CDC Just Launched Their Own Innovation Discovery Program
Are you an Atlantan and tired of seeing DC-centric innovation programming? Well, you're in luck: A new opportunity has hit the ATL to help alleviate your travel woes.
The Centers for Disease Control & Prevention (CDC) has just launched an innovation discovery program called CDC I-Catalyst. Building on the lessons learned of our HHS Ignite Accelerator, this program helps CDC staff with new idea go through the the early stages of discovery, ideation, and prototyping.
A Brief History of our Innovation Pipeline
Over the last 3 years, we've been testing and growing the HHS Ignite Accelerator. We launched it in 2013 as a "Beta," not knowing what it could or should look like, not knowing really even if anyone would apply. Turns out people did apply, and we've been tweaking the program each Round, constantly testing new features in order to better meet the needs of the HHS staff for whom we serve. We later added the HHS Ventures Fund to focus on scaling. And more recently we carved out a Finalist stage to help focus in on early stage idea validation.
We now have a three-stage approach to innovation development, with separate programs focused on the stages of Discovery, Testing, and Scaling. Here's how we tend to present that in picture form:
Having gone through a few iterations of this now, we've been exploring ways to scale parts of this Pipeline. We've decided to focus on the first stage, that focused on innovation Discovery. A few months ago, we posted blog announcing that HRSA launched their own innovation discovery program. This blog post is similar: CDC has just launched into a innovation discovery program of their own.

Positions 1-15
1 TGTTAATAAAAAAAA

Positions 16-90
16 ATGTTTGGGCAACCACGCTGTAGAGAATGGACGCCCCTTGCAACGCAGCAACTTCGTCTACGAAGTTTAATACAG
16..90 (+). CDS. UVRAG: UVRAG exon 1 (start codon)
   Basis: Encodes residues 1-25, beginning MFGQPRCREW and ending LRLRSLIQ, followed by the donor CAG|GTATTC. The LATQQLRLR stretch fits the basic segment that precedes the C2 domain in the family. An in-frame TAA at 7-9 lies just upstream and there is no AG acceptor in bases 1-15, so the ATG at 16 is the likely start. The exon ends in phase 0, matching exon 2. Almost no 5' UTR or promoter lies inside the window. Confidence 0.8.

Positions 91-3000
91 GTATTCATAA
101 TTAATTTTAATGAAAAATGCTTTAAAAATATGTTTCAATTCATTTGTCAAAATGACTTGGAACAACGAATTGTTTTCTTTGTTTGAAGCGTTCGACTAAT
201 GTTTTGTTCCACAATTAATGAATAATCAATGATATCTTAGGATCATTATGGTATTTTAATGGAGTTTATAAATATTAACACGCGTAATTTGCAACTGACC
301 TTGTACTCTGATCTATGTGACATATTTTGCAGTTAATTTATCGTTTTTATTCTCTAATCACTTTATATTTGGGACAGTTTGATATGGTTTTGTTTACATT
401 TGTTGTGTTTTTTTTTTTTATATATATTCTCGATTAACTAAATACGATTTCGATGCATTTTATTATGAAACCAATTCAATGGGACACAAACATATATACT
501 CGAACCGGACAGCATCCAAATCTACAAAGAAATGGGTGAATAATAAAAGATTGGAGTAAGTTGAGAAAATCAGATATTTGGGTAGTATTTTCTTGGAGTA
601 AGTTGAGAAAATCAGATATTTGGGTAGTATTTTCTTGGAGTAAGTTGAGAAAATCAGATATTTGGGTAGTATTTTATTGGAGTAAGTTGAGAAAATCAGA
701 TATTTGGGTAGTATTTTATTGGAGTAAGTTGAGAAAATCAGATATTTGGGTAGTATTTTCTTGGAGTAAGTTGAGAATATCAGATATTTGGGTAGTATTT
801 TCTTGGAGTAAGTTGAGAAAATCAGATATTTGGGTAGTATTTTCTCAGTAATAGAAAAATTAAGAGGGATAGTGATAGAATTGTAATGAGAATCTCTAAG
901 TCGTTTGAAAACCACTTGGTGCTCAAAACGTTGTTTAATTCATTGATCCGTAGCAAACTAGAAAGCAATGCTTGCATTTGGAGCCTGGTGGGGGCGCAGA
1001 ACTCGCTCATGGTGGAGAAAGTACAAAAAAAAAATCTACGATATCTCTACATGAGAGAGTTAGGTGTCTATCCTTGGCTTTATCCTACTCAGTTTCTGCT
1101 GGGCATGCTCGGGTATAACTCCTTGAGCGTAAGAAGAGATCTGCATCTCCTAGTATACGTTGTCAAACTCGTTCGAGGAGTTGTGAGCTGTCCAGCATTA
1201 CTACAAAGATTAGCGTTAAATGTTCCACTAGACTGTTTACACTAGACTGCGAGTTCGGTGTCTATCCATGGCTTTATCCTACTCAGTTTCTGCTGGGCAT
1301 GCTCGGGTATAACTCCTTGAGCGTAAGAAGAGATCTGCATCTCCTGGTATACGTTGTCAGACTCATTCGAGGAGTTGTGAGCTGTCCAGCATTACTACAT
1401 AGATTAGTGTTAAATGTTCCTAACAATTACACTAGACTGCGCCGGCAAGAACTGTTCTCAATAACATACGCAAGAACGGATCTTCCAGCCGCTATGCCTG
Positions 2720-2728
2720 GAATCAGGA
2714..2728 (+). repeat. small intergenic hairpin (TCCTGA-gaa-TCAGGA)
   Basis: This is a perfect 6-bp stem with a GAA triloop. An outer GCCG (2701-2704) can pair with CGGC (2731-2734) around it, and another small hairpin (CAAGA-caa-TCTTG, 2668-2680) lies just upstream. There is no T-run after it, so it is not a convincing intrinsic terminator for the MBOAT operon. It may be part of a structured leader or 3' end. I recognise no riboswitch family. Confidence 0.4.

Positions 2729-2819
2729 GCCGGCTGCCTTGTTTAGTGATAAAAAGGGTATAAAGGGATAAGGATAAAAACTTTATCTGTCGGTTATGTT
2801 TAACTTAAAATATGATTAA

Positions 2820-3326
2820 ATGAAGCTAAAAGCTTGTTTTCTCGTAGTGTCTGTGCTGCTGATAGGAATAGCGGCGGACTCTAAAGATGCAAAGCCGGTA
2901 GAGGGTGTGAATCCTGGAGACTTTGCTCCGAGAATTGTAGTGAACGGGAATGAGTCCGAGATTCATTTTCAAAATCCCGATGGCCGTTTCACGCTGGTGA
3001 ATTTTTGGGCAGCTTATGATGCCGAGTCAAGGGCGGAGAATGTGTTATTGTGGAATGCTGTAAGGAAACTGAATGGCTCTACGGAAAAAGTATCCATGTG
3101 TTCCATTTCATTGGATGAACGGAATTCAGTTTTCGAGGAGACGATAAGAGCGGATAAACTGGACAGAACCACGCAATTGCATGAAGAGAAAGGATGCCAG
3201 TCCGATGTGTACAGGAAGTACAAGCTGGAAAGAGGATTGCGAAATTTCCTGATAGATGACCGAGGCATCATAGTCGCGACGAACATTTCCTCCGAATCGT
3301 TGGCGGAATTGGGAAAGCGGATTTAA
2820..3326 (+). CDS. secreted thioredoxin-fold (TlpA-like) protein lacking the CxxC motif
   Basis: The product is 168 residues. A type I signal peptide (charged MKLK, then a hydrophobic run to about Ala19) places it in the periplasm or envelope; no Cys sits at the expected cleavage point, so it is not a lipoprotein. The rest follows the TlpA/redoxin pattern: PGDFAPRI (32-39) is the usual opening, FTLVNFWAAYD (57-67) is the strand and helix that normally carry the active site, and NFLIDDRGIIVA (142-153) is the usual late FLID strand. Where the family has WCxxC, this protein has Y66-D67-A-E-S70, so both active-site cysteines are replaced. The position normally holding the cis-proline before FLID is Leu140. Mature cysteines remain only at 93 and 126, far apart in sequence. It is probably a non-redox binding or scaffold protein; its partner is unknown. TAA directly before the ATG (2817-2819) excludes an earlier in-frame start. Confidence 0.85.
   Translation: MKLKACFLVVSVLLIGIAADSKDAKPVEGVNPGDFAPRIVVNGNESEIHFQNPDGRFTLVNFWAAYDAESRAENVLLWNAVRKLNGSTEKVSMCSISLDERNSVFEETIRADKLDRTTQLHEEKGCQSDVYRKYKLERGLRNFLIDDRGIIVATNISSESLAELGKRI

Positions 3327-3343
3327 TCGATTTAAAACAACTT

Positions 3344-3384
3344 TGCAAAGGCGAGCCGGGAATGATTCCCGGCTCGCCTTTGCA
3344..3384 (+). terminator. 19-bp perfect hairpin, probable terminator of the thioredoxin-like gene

The CDC I-Catalyst Program
The I-Catalyst program is for CDC staff with early stage ideas. Last week, Will Yang and I went down to Atlanta to see them kick-off the initial Round. They have 9 teams involved, exploring everything from robotic pollution sensors to improving information sharing between scientists.
The program focuses on the early stages of innovation: Identifying stakeholders, listing and testing assumptions, and doing early idea validation through customer interviews. So here's where this program fits in:
The I-Catalyst program is run by Juliana Cyril out of the CDC Office of Associate Director for Science (OADS). If her name sounds familiar, it's because she's been shaping innovation conversations for some time. She pitched and her team's project was accepted into the 3rd Round of our Ignite Accelerator. She then was a Coach in the 4th Round of Ignite. And now she's bringing the principles and approaches closer to her home by spearheading and directing this new I-Catalyst program.
Now CDC staff have more opportunity to gain support and guidance for their exploratory idea. This is a fantastic and yet very natural next evolution of innovation programming. For us, this represents a scaling of the principles of design and entrepreneurship, and the program benefits of an Accelerator program, so as to meet the growing #HackRedTape movement across the Department.
And as the above picture suggests, CDC staff have going through the I-Catalyst program have a leg-up when applying to the HHS Ignite Accelerator.
Much like the first Round of Ignite and the first Round of the HRSA IdeaSpring, this first Round of the I-Catalyst program is but a test. But it's a better test, a smarter test, as it builds on the lessons of the other efforts.
Congrats to Juliana, the OADS team, and the whole of CDC on this new venture. We're very much looking forward to learning along with you as our shared journey of discovery continues.